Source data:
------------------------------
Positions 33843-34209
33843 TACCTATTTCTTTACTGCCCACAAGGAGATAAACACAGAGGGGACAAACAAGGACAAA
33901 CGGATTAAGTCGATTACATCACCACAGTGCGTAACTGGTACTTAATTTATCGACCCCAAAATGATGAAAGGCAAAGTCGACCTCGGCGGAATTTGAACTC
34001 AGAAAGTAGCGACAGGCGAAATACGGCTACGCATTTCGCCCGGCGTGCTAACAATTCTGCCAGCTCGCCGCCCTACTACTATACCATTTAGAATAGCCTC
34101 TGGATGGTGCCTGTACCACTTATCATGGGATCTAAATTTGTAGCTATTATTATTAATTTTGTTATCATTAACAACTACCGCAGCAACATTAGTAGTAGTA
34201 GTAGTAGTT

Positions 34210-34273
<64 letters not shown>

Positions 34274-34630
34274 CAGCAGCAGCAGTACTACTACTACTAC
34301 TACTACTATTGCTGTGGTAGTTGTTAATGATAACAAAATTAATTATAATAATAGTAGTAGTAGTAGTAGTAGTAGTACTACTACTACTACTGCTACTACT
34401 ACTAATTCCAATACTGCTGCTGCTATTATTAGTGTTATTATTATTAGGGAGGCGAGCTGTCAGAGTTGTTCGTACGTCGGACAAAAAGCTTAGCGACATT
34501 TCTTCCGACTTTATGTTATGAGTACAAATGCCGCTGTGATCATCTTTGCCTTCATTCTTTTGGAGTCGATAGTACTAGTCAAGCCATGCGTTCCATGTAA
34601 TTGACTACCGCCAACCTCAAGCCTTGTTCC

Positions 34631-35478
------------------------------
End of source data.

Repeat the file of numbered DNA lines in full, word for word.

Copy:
Positions 33843-34209
33843 TACCTATTTCTTTACTGCCCACAAGGAGATAAACACAGAGGGGACAAACAAGGACAAA
33901 CGGATTAAGTCGATTACATCACCACAGTGCGTAACTGGTACTTAATTTATCGACCCCAAAATGATGAAAGGCAAAGTCGACCTCGGCGGAATTTGAACTC
34001 AGAAAGTAGCGACAGGCGAAATACGGCTACGCATTTCGCCCGGCGTGCTAACAATTCTGCCAGCTCGCCGCCCTACTACTATACCATTTAGAATAGCCTC
34101 TGGATGGTGCCTGTACCACTTATCATGGGATCTAAATTTGTAGCTATTATTATTAATTTTGTTATCATTAACAACTACCGCAGCAACATTAGTAGTAGTA
34201 GTAGTAGTT

Positions 34210-34273
<64 letters not shown>

Positions 34274-34630
34274 CAGCAGCAGCAGTACTACTACTACTAC
34301 TACTACTATTGCTGTGGTAGTTGTTAATGATAACAAAATTAATTATAATAATAGTAGTAGTAGTAGTAGTAGTAGTACTACTACTACTACTGCTACTACT
34401 ACTAATTCCAATACTGCTGCTGCTATTATTAGTGTTATTATTATTAGGGAGGCGAGCTGTCAGAGTTGTTCGTACGTCGGACAAAAAGCTTAGCGACATT
34501 TCTTCCGACTTTATGTTATGAGTACAAATGCCGCTGTGATCATCTTTGCCTTCATTCTTTTGGAGTCGATAGTACTAGTCAAGCCATGCGTTCCATGTAA
34601 TTGACTACCGCCAACCTCAAGCCTTGTTCC

Positions 34631-35478